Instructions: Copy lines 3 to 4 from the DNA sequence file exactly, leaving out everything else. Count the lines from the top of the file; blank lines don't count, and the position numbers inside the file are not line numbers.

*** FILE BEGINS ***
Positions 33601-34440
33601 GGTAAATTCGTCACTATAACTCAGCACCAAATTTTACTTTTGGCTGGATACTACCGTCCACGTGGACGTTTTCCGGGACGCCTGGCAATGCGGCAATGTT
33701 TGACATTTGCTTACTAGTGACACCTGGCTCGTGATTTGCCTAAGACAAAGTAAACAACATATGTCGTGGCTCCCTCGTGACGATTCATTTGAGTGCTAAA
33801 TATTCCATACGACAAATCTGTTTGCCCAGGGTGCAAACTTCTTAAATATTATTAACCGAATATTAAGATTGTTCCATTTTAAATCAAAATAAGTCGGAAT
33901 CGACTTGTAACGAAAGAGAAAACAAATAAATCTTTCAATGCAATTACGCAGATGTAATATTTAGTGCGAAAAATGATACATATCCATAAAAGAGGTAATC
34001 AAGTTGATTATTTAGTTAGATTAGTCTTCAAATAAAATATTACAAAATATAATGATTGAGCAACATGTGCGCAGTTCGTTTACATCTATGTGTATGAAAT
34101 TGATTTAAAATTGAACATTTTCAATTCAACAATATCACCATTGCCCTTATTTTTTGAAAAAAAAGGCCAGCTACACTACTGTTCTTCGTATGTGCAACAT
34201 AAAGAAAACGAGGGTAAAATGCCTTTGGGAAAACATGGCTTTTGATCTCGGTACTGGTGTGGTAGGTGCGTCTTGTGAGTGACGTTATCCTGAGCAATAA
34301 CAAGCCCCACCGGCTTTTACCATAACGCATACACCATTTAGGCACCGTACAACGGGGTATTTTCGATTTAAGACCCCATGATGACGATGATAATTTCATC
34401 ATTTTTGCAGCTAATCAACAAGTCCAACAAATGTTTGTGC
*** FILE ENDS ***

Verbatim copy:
33701 TGACATTTGCTTACTAGTGACACCTGGCTCGTGATTTGCCTAAGACAAAGTAAACAACATATGTCGTGGCTCCCTCGTGACGATTCATTTGAGTGCTAAA
33801 TATTCCATACGACAAATCTGTTTGCCCAGGGTGCAAACTTCTTAAATATTATTAACCGAATATTAAGATTGTTCCATTTTAAATCAAAATAAGTCGGAAT